Why logging off social media could make victims of stalking more vulnerable

ByBianca Hall 

Day after day, he would turn up at her local cafe just as she was arriving. When she travelled interstate, he knew where she was and what she was doing. He turned up at her hotel, claiming to have coincidentally booked into the same venue.

Digital technology has allowed abusers to adopt new strategies for intimate partner violence.

Digital technology has allowed abusers to adopt new strategies for intimate partner violence.CREDIT:ALAMY

Finally, Melanie (not her real name) discovered he had been tracking her through a mobile phone he had given her – monitoring her location and text messages, and using the information to manipulate and stalk her.

Coercive control has only recently begun to be understood. Relationships Australia Victoria defines it as a pattern of controlling and manipulative behaviours, which can include isolating and monitoring a partner; denying them freedom and autonomy; gaslighting; name-calling and bullying; and limiting access to money and controlling finances.

New research by the Australian Institute of Family Studies shows the advent of digital technology has allowed abusers to adopt new strategies and opportunities for intimate partner violence.

For years, police and government agencies have recommended that women subjected to coercive control through technology try to mitigate their exposure to risk by removing themselves from online platforms.

“Log off from your life is what they’re saying,” Melanie said.

“It doesn’t stop it, it doesn’t keep you safe, and it doesn’t help in any way. If anything it exacerbates the issue, which is what it did with me.”

Dr Jasmine MacDonald, a research fellow with the Australian Institute of Family Studies, said this was unreasonable and – in some circumstances – could leave victims even more exposed to harm.

It was also an unworkable demand for women who were sharing parenting with abusive ex-partners.

Queensland Attorney-General Shannon Fentiman has introduced the first phase of legislation to combat coercive control.

“Switching off or deleting accounts may not improve safety as some perpetrators make up for this loss of control by becoming more aggressive or violent in person,” MacDonald said.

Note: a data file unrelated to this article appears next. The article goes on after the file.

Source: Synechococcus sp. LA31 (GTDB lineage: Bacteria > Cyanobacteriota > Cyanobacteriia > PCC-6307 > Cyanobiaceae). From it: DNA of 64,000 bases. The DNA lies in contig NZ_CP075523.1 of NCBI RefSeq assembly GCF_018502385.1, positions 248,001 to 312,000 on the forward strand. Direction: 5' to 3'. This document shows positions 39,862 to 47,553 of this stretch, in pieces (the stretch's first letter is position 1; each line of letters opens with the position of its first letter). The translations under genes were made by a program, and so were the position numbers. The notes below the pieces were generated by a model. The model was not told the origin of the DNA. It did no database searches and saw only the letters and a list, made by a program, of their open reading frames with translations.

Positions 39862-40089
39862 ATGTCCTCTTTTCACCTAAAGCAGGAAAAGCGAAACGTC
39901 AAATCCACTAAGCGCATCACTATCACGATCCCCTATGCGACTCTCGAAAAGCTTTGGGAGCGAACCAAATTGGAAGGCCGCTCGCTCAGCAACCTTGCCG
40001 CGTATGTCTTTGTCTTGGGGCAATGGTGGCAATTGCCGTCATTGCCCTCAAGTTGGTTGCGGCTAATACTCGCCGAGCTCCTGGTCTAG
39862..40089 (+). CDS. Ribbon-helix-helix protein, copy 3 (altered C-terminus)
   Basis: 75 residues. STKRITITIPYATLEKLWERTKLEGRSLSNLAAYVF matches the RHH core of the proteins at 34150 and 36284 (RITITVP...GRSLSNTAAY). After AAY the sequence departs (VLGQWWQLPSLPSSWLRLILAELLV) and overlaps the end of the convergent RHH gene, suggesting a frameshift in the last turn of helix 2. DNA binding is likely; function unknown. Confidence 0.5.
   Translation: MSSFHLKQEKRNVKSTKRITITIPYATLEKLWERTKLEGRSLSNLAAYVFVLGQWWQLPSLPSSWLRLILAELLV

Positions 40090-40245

“It is important to place the responsibility on the perpetrator and not expect victim-survivors to be disconnected from friends and family.”

In new guidelines, the Institute of Family Studies recommends practitioners look for the signs of technology-based coercive control, which it says often accompanies stalking, and sexual and physical violence in abusive relationships.

Women from migrant communities, women who are living with a disability and women who live in remote and regional areas are particularly vulnerable to technology-based coercive control.

The Institute of Family Studies guidelines for practitioners including social workers and psychologists working in the child and family sector recommend women not be pressured to disconnect from technology.

MacDonald said coercive control was a “complex and tricky” form of intimate partner violence, and not well understood – even by professionals.

“Practitioners I’ve spoken to [say] that police don’t take it as seriously [as other forms of abuse] and that families and friends in the community don’t take it as seriously, but this research shows that women experiencing tech-facilitated abuse are probably being stalked in person and probably experiencing in-person financial, sexual and physical abuse,” she said.

While MacDonald argues the onus for changing behaviours should be on the perpetrators of coercive control, she recognises that securing a conviction can be challenging.

“Anything that feels like stalking or is making people feel unsafe should be documented, to develop a bit of evidence and have something tangible to go to police or support services with,” she said.

“And then beyond that, it’s keeping in mind that this could happen to anybody. So [apply] some general hygiene around your privacy and your passwords, making sure you log out of accounts when you’re not using them, keeping PINs secret, not reusing the same kinds of passwords and PINs all the time. And not having internet browsers that auto-save and fill your credentials.”

Support is available from the National Sexual Assault, Domestic Family Violence Counselling Service at 1800RESPECT (1800 737 732).

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